In our study of 2 Samuel 14, we passed over a description of Absalom to which we must return as we begin today’s study. This description, found in verses 25–27, emphasizes Absalom’s handsomeness and lack of physical blemishes. This likely sounds familiar, and it should. In 1 Samuel 9:2, the author introduced us to Saul by noting his good looks, and we know that Saul turned out to be a disaster. That Absalom’s appearance is emphasized gives us a hint that this son of David will not end well. Again, it is not that being good looking is disqualifying for service in God’s kingdom. However, when that is the only good thing that can be said about a person, then there are significant problems. Matthew Henry rightly notes of Absalom that “nothing is said of his wisdom and piety. Though he was the son of such a devout father, we read nothing of his devotion.” Make no mistake, the author wants us to see Absalom as a new Saul-like figure.
We have already seen hints of the disaster that Absalom would be in his propensity for violent revenge and vandalism (2 Sam. 13:23–29; 14:28–33). In today’s passage, we read of how he instigated a coup that put David’s throne and life in jeopardy. First, Absalom started acting like a king. He went around town in a chariot, with horses and an entourage of fifty men (15:1). This would have gotten the citizens of Jerusalem to think about him in a kingly way. Continuing this charade, he sat at the city gate to hear disputes, declaring aloud that if he were king, he would certainly give justice to the plaintiffs. The hearts of the men of Israel were understandably warmed to him. They did not know if they would get justice from David, but they were sure they would get it from Absalom (vv. 2–6).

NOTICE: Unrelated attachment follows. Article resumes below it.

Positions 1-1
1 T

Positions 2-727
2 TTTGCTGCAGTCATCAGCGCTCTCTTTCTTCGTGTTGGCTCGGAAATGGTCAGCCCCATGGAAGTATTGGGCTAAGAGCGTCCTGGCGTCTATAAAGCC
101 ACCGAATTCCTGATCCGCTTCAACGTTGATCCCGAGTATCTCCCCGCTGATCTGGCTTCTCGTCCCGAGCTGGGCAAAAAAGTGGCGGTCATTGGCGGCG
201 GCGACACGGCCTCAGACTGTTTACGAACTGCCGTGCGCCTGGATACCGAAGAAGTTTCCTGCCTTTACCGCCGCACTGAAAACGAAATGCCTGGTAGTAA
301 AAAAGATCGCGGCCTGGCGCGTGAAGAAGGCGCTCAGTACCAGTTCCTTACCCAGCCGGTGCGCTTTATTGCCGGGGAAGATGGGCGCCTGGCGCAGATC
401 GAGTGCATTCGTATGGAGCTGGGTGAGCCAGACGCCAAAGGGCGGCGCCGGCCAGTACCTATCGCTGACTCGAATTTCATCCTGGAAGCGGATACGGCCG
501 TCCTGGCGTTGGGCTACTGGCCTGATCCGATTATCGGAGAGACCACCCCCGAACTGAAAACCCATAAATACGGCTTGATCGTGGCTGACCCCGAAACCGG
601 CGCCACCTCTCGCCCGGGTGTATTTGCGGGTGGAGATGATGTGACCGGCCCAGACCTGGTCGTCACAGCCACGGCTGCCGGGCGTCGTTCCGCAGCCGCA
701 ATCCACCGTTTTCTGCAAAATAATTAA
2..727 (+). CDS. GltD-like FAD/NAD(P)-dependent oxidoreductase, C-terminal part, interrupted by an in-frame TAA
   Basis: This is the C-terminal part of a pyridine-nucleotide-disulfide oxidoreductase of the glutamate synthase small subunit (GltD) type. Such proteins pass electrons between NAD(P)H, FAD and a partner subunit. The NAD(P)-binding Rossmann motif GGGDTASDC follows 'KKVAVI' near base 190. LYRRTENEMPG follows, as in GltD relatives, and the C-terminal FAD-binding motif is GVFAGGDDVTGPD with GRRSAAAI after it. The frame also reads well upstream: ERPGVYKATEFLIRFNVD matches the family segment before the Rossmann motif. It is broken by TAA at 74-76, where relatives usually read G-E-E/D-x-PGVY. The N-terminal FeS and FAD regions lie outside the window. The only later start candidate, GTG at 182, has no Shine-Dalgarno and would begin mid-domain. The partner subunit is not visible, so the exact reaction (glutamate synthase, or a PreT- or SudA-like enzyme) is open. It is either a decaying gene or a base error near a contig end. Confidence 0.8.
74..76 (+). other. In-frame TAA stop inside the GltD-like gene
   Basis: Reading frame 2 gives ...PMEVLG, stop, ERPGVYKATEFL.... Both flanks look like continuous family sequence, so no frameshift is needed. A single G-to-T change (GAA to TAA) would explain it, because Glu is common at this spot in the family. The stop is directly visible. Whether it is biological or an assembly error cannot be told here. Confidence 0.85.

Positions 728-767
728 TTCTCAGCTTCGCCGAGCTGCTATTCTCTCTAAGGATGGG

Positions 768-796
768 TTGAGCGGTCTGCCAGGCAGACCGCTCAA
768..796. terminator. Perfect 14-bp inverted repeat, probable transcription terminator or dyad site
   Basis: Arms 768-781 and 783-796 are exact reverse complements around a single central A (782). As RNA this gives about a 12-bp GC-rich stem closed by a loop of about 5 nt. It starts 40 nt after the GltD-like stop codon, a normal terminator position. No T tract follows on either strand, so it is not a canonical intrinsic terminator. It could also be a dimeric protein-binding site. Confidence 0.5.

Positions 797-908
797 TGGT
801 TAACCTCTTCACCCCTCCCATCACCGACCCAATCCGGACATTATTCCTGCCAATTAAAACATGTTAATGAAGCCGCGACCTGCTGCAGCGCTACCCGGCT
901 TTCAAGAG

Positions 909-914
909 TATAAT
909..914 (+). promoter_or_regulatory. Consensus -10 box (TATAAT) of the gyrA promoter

David had become so negligent that Absalom carried on like this for four years without any consequences (v. 7). The king even allowed him to go to Hebron, the very place Judah anointed him as ruler (vv. 8–9; see 2:1–4). It is obvious to us what Absalom was up to, but David’s discernment was severely lacking after his sin with Bathsheba and his unwillingness to deal rightly with Amnon (chs. 11–13). Finally, when Absalom had himself proclaimed king at Hebron, David fled Jerusalem lest he be killed by Absalom. His most loyal servants went with him, though he left ten of his concubines behind (15:10–17). As Nathan had said, a sword had invaded David’s house (12:10).